My relative admitted that global warming was happening, but denied -- like Palin before her recent post-nomination conversion -- that it was due to human activity. This denial was attached to a few things -- suggestions about possible global cooling that he'd picked up somewhere, and those few scientists who have been paid by oil companies to dissent from the overwhelming consensus. But for the most part, the denial seemed to be due to the claim's political implications.****

When I pointed out the overwhelming nature of the scientific consensus about the human-driven causes of global warming, he said -- and this is close to an exact quote -- that it was a conspiracy by European socialists, and American socialists, to regulate the economy and institute socialism.

And this is where we lose sight of the ordinary back-and-forth of politics, and reach a level of epistemological relativism that is truly dangerous and disturbing.

My relative is a well-educated man -- he holds a law degree from Harvard, and is quite cultured, being a long-time lover of art and music and having a particular love for architecture. But he has become so suspicious of science that he sees a basic, nearly-unanimous scientific finding as a socialist conspiracy. Because the findings support liberal policies.

If all understanding and knowledge is thus interpreted in political terms, there is little that can save us from disaster.

But this is not a quirk of my relative. This is, rather, a fundamental piece of the contemporary conservative movement (one of the aspects in which the professed ideals of conservatism have been abandoned by actually existing conservatism, to the dismay of Andrew Sullivan conservatives). Kevin Drum describes a recent study which suggests that being exposed to the debunking of standard conservative claims makes many conservatives believe them more, not less. See his post for the study's author's interpretation of these findings; but here is Drum's own take:
Reifler suggests it's because conservatives are more rigid than liberals. Maybe so. If I had to guess, though, I'd say it's because right-wing talkers have spent so many years deriding "so-called experts" that they now have negative credibility with many conservatives. The very fact that an expert says a conservative claim is wrong is taken as a good reason to believe the claim.
We have reached a point where one of the two major American political parties is committed in principle to a denial of objectivity -- a denial of science, a denial of knowledge, a denial of expertise. And while proponents of Andrew Sullivan conservatism might claim that conservatives have respect for facts, actually existing conservatism is the driving force behind this denial.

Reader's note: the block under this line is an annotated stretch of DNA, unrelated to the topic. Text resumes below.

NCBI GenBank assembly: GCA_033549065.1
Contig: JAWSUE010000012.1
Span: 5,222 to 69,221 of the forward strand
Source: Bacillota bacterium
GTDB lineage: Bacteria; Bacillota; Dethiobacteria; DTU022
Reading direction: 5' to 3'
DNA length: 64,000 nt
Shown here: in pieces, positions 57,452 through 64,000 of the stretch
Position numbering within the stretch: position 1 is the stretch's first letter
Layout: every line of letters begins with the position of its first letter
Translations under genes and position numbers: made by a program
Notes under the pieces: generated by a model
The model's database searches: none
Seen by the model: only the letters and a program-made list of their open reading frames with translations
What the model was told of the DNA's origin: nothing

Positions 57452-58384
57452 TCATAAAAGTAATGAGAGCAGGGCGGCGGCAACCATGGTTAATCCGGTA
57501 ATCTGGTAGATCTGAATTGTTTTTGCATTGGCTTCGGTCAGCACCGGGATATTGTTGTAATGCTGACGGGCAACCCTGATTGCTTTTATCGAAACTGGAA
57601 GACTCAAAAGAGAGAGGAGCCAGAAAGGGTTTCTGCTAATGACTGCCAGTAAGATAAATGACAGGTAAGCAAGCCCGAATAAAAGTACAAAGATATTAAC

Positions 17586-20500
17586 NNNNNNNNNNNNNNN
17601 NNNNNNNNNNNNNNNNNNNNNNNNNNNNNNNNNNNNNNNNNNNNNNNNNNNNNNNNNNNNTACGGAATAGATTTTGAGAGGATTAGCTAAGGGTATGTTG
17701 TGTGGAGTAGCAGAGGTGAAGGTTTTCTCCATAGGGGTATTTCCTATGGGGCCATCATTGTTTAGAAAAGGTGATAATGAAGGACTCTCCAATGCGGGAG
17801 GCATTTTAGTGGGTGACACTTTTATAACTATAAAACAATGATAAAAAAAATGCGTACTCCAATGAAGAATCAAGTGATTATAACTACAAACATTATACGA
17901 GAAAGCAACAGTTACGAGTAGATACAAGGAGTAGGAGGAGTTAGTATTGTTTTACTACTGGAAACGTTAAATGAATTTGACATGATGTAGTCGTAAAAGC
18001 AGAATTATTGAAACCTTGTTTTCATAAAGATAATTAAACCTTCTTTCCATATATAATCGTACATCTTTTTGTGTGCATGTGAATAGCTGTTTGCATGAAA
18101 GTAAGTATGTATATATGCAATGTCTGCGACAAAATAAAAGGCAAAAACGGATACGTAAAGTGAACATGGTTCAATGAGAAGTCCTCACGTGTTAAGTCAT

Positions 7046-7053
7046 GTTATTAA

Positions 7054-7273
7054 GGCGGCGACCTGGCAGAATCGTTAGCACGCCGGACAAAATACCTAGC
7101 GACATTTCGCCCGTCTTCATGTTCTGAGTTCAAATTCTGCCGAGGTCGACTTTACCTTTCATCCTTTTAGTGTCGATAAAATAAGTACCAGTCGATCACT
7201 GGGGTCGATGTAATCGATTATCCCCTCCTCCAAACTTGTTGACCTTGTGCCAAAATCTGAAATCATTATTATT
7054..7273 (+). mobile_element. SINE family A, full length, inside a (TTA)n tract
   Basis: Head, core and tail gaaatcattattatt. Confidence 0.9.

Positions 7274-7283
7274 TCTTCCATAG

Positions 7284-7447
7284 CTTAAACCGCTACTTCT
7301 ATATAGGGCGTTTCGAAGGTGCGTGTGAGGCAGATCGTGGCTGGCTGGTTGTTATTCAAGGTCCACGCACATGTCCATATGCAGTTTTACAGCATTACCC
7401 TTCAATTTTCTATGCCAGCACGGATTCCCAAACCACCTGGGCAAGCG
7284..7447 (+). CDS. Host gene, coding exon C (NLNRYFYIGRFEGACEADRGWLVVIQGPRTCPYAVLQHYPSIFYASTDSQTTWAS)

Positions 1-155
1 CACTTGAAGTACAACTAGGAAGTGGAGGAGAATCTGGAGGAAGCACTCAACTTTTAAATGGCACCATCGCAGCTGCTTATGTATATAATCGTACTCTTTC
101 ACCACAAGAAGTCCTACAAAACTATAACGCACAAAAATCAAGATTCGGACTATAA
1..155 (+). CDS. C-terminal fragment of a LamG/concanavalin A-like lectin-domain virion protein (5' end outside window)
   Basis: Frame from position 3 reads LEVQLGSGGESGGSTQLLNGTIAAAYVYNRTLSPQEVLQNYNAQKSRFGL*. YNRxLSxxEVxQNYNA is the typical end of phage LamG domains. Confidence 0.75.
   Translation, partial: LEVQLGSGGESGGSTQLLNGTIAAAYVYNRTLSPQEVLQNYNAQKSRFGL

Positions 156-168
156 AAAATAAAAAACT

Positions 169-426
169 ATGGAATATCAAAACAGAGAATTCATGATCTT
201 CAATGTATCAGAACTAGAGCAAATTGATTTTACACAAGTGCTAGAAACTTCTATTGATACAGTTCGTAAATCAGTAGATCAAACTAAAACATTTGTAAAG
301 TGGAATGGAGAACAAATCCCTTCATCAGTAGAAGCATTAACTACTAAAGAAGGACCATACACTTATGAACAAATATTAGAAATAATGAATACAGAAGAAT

Why? How did we get here?

That is probably the subject for another blog post, if not for a large bookcase full of scholarly monographs. But I think the key can be found in Stephen Colbert's telling joke that "reality has a well-known liberal bias". On too many issues reality simply goes against conservative beliefs and principles. Rather than abandon their beliefs, conservatives have chosen to abandon reality. (I should note that I think that this development was evolutionary, not conspiratorial: I think they were led to do that position by a combination of memetic and social pressures, rather than adopting it out of malevolence. But whatever the path, the result is equally damaging.)

In fact, it's worse than that: on most (although not all) issues, the liberal position is not only in better accord with the facts, but with most Americans' policy preferences. Not only does reality have a liberal bias, but so does the American people.

It's been noted that Bush ran in 2000 as a different sort of Republican, a reformer -- in other words, with an implicit acknowledgement that the old-style Republicans were politically unpopular. And he presented himself as a moderate, one who would seek conservative solutions to problems long identified with liberal politics. The reason he did so is that if he'd run as the hard-right reactionary he is, he'd have lost. So he ran on distortions and lies.

Now, eight years later, the results of Bush's reign have been clearly shown, to almost the entire citizenry, to be disastrous. So McCain has to run as a different sort of Republican, a reformer. It's harder to do now, though, since instead of running against the incumbent party, he has to run as the new representative of the incumbent party. Thus the distortions and lies are of a whole new order of magnitude. Necessarily.

McCain can't run on reality, he can't run on his real politics or his real record, because he'd lose in a landslide.

So he's lying. It's all he has left.

The disturbing thing is that my relative is representative of far too many conservatives: rather than abandon false beliefs, they're abandoning any genuine adherence to the real. And the media, ever-diligent in its presentation of both sides of every story, the true and the false, will continue to equivocate. And even if they don't, it may not matter.

Unless we can recommit, as a culture, to the objectivity of facts regardless of bias -- unless we can call a lie a lie, unless we can see science as reflecting our best understanding of the world, unless we hold people to the reality of their records -- there is no way we can dig ourselves out of the hole we find ourselves in.